AirCasting is an open-source environmental data visualization platform that consists of a smartphone app and online mapping system.

The application collects measurements from HabitatMap’s AirBeam and other health and environmental monitoring devices and relays it to the maps. With thousands of AirBeams measuring particulate matter worldwide and nearly a billion data points, the AirCasting platform is one of the largest open-source databases of community-collected air quality measurements ever created. By documenting and leveraging health and environmental data to inform personal decision-making and public policy, the AirCasting platform empowers community-based organizations, educators, academics, regulators, city managers, and community scientists to map air pollution and organize for clean air.

Airbeam device on bicycle

AirBeam is a low-cost, palm-sized air quality instrument that measures hyperlocal concentrations of harmful microscopic particles in the air, known as particulate matter, as well as humidity and temperature. The AirBeam measures particulate matter with proven accuracy and when used in conjunction with the AirCasting platform - or a custom solution - helps community-based organizations, educators, academics, regulators, city managers, and community scientists map air pollution and organize for clean air.

How it Works

The AirBeam measures harmful microscopic air particles (particulate matter), humidity, and temperature. In mobile mode, the AirBeam can be worn to capture personal exposures. In fixed mode, it can be installed indoors or outdoors - it’s weather resistant and doesn’t need a shelter - to keep tabs on pollution levels in your home, office, backyard, or neighborhood 24/7.

Learn More
AirCasting App on Mobile

in the News


“Using AirCasting – an open-source air-quality monitoring and mapping tool from HabitatMap–the teens were able to determine that PM 2.5 concentrations were five times higher along the Gowanus Expressway than the citywide average. And in doing so, they acted as citizen scientists.”


“Air Keepers as they call them, are not just students. The program is community-based so ordinary citizens can learn about their environment. It’s a great concept bringing together the issues of air quality, health, climate change and the power of advocacy.”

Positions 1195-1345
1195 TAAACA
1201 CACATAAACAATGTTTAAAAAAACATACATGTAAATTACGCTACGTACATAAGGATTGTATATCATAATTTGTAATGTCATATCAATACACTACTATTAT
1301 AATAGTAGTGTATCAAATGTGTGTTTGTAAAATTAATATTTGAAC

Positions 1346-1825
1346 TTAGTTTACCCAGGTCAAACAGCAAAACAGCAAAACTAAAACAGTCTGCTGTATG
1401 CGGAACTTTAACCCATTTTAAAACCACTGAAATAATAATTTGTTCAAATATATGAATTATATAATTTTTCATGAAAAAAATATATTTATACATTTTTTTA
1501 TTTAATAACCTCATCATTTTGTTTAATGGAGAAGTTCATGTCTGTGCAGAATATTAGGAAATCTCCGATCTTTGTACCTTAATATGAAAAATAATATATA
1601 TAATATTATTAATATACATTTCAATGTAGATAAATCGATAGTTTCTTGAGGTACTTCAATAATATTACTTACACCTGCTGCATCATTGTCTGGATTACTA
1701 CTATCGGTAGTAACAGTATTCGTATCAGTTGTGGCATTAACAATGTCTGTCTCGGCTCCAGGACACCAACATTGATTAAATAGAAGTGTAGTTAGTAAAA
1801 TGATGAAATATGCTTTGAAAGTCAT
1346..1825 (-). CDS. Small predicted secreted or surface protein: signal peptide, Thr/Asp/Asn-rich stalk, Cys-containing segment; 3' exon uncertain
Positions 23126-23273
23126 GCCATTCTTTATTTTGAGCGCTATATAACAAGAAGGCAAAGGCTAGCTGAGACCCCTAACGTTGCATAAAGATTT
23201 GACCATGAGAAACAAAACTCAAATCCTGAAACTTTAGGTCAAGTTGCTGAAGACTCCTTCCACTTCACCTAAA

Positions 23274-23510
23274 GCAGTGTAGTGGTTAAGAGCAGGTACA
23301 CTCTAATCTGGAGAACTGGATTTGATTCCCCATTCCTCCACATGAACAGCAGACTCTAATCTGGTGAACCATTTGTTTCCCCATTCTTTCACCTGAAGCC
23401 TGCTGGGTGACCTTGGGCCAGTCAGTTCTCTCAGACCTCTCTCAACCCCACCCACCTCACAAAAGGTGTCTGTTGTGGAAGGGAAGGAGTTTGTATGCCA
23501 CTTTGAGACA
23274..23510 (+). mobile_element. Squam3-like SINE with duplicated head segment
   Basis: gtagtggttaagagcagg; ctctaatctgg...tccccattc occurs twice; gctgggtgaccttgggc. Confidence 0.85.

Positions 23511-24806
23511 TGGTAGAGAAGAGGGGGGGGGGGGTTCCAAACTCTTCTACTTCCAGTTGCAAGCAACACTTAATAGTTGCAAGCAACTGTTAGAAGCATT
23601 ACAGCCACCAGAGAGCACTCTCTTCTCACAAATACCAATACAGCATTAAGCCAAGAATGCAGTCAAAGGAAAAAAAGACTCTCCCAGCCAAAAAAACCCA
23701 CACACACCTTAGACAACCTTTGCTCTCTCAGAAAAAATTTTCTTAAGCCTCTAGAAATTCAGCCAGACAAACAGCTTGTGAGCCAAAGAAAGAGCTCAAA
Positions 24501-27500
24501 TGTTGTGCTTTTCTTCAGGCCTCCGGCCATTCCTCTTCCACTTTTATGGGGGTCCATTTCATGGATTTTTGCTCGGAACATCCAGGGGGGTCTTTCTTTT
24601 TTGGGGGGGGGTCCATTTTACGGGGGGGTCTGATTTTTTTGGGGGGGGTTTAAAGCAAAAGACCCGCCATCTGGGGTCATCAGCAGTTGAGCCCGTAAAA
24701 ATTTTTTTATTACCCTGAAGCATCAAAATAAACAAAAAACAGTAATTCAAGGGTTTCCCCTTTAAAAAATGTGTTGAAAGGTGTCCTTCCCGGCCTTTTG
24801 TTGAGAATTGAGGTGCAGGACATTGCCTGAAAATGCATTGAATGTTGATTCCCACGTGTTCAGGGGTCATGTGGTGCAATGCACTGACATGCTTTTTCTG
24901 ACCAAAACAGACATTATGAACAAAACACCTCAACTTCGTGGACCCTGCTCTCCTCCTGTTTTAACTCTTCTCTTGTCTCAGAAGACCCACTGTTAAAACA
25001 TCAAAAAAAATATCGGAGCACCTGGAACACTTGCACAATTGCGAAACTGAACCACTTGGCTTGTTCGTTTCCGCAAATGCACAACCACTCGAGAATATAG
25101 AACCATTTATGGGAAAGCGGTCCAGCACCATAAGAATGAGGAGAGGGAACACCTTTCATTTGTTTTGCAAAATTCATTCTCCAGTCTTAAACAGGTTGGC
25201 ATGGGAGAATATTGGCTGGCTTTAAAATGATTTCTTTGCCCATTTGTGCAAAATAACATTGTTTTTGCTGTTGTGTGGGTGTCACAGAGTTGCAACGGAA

“Cheap portable sensors like the AirBeam could help focus efforts to track air quality. If a group were to make a bunch of them available to borrow, parents could wear them while biking or driving around town, and students could use them to track emissions from cars idling at their schools. Eventually, a map could be compiled of pollution hot spots in the city, showing where the problems are and the possible causes of them.”


“Low-cost monitors like the AirBeam enable pollution-impacted communities ‘to generate their own data based on their experience of — and knowledge of — pollution in their vicinity,’ she added. ‘It empowers the communities with technical information, often the missing piece in fighting pollution, and assists them in holding regulatory agencies and polluters accountable.’”


“This program provides structure to build environmental health literacy, technical skills, and collaboration between scientists, residents, and environmental justice organizations," said Wendy Gutschow, CEPHE community engagement administrator. "[It] teaches youths that resources exist…gives them the tools and knowledge to influence policy, and encourages them to be active in their communities.”

From WNYC:

“It’s less important to necessarily say, ‘What’s the performance of this specific instrument?’ and more important to look at it in the aggregate and say, ‘How can we combine low-cost, citizen-science-collected data with high-end-instrumentation data to improve the accuracy of both?’”


“If you wanted to go measure air quality, the instruments run by the state are $15-20,000, and so we said how can we solve this problem, how can we bring down the cost, how can we make it easier to use? And that's what AirCasting was developed to address.”


“If you have a low cost instrument that's easy to use, then all of a sudden science becomes something that everyday people can do.”


“we’re really looking at personal exposures, what is it like for the person who’s walking to work, at work, at school? What kind of air are they breathing in on a day to day basis?”


“I do believe in the power of the group to change policy,” he said. “If we’re measuring air quality, then we can say, ‘Look, we have real evidence here. You have to do something.’ ”